“Lodz is writing an extraordinary story of how to successfully combat a permanent social and infrastructural crisis,” the website states. The city expects about 8 million visitors.

Lodz is Poland’s third-largest city, an hour away from the capital Warsaw. It became a thriving industrial city in the 19th century but lost momentum after communist rule ended in 1989. The demise of its big textile plants fueled unemployment and decay. But the city says it has undergone a rebirth lately, including the restoration of many of the inner city’s richly decorated tenement houses from the late 1800s and revitalization around the main railroad station.

CREATIVE ARGENTINA

Buenos Aires has offered a 2023 expo on “Creative Industries in Digital Convergence.” If approved, it would be the first expo in Latin America under the auspices of the BIE, which began operations in 1931. Several were held in Latin America before then, though.

“It will be a celebration of human creativity, in which no one should be left out,” Argentine government minister Gabriela Ricardes said last month in a presentation to the Organization of American States.

Buenos Aires expects over 6 million visitors, including 250,000 international tourists. “They will be able to discover the latest innovations in the technological industries, the newest proposals from the world of creativity, and multimedia, artistic, scientific and technological content from Argentina and the participating countries,” its expo website says.


►  Trump names former drug exec as new health secretary

Turning to an industry he’s rebuked, Donald Trump on Monday picked a former top pharmaceutical and government executive be his health and human services secretary, overseeing a $1 trillion department responsible for major health insurance programs, medical research, food and drug safety, and public health.

The nomination of Alex Azar is unusual because HHS secretaries have tended to come from the ranks of elected officials such as governors, leaders in academia, or top executive branch managers — not industries regulated by the department.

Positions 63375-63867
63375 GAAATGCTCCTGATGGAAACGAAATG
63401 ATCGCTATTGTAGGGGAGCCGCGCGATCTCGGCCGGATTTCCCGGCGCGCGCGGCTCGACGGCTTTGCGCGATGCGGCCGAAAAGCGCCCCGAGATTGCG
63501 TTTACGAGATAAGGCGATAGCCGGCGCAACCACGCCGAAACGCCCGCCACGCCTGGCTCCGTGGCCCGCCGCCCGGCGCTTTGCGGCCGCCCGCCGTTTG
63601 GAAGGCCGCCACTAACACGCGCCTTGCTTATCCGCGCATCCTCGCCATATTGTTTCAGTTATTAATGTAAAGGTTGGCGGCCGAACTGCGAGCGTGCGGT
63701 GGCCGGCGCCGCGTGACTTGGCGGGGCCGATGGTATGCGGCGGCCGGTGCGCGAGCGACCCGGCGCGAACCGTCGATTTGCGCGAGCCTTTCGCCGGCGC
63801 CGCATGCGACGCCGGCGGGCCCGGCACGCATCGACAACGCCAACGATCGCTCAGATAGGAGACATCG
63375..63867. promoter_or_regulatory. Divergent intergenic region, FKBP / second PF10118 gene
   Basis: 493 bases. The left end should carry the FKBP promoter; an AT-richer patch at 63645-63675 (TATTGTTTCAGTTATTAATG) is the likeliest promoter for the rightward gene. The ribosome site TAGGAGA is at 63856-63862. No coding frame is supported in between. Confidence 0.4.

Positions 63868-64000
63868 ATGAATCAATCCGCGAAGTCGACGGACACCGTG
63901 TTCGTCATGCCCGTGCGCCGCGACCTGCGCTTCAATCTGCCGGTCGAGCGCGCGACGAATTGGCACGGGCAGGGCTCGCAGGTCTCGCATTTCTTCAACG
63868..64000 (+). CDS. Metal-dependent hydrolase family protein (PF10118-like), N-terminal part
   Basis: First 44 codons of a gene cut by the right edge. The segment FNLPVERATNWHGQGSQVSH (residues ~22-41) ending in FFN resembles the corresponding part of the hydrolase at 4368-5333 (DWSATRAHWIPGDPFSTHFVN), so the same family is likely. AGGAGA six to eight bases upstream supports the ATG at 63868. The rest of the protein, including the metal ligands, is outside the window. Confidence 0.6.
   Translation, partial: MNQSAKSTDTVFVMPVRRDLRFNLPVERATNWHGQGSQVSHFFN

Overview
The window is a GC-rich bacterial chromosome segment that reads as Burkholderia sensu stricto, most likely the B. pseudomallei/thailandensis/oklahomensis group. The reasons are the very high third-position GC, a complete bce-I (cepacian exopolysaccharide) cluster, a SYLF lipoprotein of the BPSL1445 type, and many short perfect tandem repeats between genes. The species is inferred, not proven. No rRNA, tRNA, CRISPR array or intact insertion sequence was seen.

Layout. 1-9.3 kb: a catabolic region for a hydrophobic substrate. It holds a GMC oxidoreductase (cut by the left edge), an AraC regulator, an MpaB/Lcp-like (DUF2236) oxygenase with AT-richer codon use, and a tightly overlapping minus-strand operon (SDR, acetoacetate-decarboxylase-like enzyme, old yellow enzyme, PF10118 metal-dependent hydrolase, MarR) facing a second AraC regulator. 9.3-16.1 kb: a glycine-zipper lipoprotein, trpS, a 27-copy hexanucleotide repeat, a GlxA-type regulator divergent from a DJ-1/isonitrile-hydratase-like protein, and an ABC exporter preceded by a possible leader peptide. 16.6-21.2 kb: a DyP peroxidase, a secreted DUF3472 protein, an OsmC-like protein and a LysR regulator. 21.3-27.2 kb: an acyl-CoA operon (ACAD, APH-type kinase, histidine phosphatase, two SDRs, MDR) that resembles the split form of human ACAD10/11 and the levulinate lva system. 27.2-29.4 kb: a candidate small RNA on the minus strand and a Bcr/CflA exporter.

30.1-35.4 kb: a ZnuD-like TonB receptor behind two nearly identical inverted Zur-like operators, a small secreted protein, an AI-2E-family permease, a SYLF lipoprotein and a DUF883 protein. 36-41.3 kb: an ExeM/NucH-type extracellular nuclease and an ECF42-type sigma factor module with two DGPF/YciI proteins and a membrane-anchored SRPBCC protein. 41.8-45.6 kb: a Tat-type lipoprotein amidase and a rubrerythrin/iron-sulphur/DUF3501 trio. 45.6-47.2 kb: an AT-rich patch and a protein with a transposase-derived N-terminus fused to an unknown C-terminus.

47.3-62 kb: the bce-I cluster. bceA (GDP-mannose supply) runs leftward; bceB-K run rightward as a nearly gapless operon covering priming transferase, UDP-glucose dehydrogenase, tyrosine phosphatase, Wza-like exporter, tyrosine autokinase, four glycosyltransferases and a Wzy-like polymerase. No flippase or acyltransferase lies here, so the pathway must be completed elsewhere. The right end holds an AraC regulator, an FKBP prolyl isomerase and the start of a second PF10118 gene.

“He will be a star for better healthcare and lower drug prices!” Trump tweeted in announcing the nomination Monday morning.

Azar, 50, a lawyer by training, has spent most of the last 10 years with pharmaceutical giant Eli Lilly, rising to president of its key U.S. affiliate before leaving in January to start his own consulting firm. He’s seen as an expert on government health care regulation.

As HHS secretary, Azar would have to scrupulously avoid conflicts with Lilly’s far-reaching interests, from drug approval to Medicare reimbursement. The drugmaker has drawn criticism from patient advocacy groups for price increases to one of its biggest products: insulin.

Americans consistently rank the high cost of prescription drugs as one of their top health care priorities, putting it ahead of divisive issues like repealing “Obamacare” in public opinion polls.

Trump has been a sharp critic of the industry. “The drug companies, frankly, are getting away with murder,” the president said at a Cabinet meeting this fall. Prices are “out of control” and “have gone through the roof,” Trump said.

In the spring, a Trump tweet sent drug stocks tumbling after the president said he was working on a new system that would foster competition and lead to much lower prices. In meetings with industry executives, however, Trump has focused on speeding up drug approvals, a cost-reducing tactic they would back.

Professionally, Azar has another set of skills that may be valuable to the president.

As a top HHS official during the George W. Bush administration, the Yale law graduate developed an insider’s familiarity with the complex world of federal health care regulation, serving first as the department’s chief lawyer and later as deputy secretary.

Frustrated by fruitless efforts to overturn the Affordable Care Act in Congress, Trump might see the regulatory route as his best chance to make a mark on health care.

Congressional Democrats are likely to pounce on Azar’s drug ties, reminding Trump of his promise to “drain the swamp” of Washington influence peddling.

Azar admirers say his industry experience should be considered an asset, not a liability.